IT HAS been described as the freshwater equivalent of the great white shark: a ferocious predator that can weigh more than 50lbs, armed with rows of razor-sharp teeth, and which devours its own.
Now evidence is growing that thrill-seeking anglers are deliberately introducing the fearsome pike to some of Scotland’s most prized trout and salmon waters.
Wildlife groups say the voracious fish threatens to wipe out native species in some of the country’s most celebrated lochs and rivers.
Pike fishing is a sport which attracts growing numbers of anglers, who pursue their quarry with a grim determination and will travel hundreds of miles to catch a record-sized fish.
The World Wide Fund for Nature (WWF) Scotland claims there is hard evidence that anglers are deliberately releasing adult pike into Scottish waterways purely for sport, even though they are not native to northern waters.
The fear of the WWF and other groups is that pike will devastate native brown trout stocks and pose a danger to already dwindling numbers of char, a game fish of the salmon-trout family.
The information has been provided to the WWF by the Spey River Board and local anglers. Loch Ness is another famous waterway into which pike have been introduced for sporting purposes.
Mike Donaghy, of WWF Scotland, said: "We have a group of selfish and irresponsible pike anglers who see it as their duty to move pike around and populate more rivers and lochs to suit themselves.
"My main concern is that they will feast on brown trout and char. But worse than that, there are many lochs where there are no fish and they have a rather unique ecosystem where the top predator is a newt, and if pike end up in there they will eat everything and it will be a complete ecological disaster."
Rogue anglers are also alleged to have released pike bait - including perch, rudd, roach and carp - into waterways where they may not previously have existed, posing a disease risk to native species.
Donaghy said: "Pike are ferocious and very hungry. They continue feeding way past being full - they just keep eating. Females are often found stuffed-full because they are highly opportunistic and lay even more eggs the bigger they are. So you could go and catch a load of pike, but if you miss a few big females then they are there to stay."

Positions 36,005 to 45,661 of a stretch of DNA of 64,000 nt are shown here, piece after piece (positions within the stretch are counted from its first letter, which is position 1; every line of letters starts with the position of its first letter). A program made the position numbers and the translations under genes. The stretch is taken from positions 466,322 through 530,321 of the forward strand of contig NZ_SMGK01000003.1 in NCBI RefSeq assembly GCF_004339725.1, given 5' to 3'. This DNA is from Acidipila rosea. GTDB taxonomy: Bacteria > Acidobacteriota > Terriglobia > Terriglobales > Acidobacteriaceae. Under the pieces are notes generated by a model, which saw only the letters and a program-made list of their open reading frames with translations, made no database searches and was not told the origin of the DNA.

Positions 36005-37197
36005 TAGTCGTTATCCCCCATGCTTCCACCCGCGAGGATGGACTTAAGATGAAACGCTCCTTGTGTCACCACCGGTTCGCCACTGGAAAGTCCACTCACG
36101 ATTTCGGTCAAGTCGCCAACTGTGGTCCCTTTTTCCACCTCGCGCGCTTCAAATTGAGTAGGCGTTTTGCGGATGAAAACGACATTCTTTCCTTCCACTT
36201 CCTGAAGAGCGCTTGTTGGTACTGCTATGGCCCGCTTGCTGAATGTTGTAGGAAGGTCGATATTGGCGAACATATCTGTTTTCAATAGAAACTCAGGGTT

The Pike Anglers Club of Great Britain claims the fish has existed in Scottish waters for at least 10,000 years.
This is contested by many Scottish experts who believe the pike found in Highland rivers and lochs are only there because they were artificially introduced.
One of Scotland’s top fish biology experts, Ron Greer, believes that pike is not native to the Highlands.
He said: "Moving a pike to the Highlands is like moving rats to the South Seas. We worry about grey squirrels replacing the red squirrel but we should regard pike in the Highlands as an underwater grey squirrel or underwater mink.
"This clandestine movement of pike to new unnatural environments is causing a terrible effect. The responsible pike anglers don’t do that, but they are not the danger. As usual, it is an irresponsible small band of misfits that are providing these dangers."
Greer’s views were echoed by leading fishing writer and journalist Bruce Sandison. He said: "I have no knowledge of any indigenous species of pike in our northern lochs, but they have definitely spread. There are now pike to be found in Loch Garry, Loch Loyne and waters in Wester Ross - all placed there by anglers.
"It would concern me greatly if anybody maliciously introduced pike into these waters, because it does irreparable damage to the natural environment.
"There is no law in Scotland that prevents people from introducing other species, although there is in England and Wales. That seems to me to be very remiss on the part of the Scottish Executive not to address this issue."
Andrew Wallace, director of the Association of Salmon Fisheries Board, admitted that coarse angling was "extremely important" to Scotland’s economy as it generates around 130m every year.
However, he added: "It is essential that at some point in the future some form of control or regulation of these transfers is brought into effect."
Last night, Robert Murray, general secretary of the Pike Anglers Club of Great Britain, said: "We condemn 100% any angler who illegally introduces a new species of fish to a water and interferes with a balanced environment."
But he said predators were "essential" to a balanced natural environment and to help maintain a healthy stock of prey fish by removing the old, weak and diseased fish from the water.
"The best controller of the pike population in a water is the pike itself - large pike eat lots of small pike, maintaining a balanced predator population that is not overrun with small jack pike," he added.
A Scottish Executive spokesman said they would be looking at the transfer of species between waterways as part of a review of freshwater fishing.
PIKE can live for up to 50 years. The markings on adult pike are as individual as fingerprints and hardly change during their lifespan, enabling anglers and researchers to identify individual fish.
Most pike heavier than 10lb are female, with male pike larger than 12lb being rare. The female pike can produce around 200,000 eggs.
Females carry eggs for most of the year, with egg development beginning in the summer following the springtime spawn. In winter and spring the eggs mature and swell by absorbing water.
Pike tend to live on a diet of
whatever fish is available in their waters, such as perch, salmon and trout.
According to the Pike Anglers’ Club of Great Britain, the largest pike caught on rod and line in Scotland weighed in at 47lb 11oz.
The fish was caught by Tommy Morgan on Loch Lomond in 1945.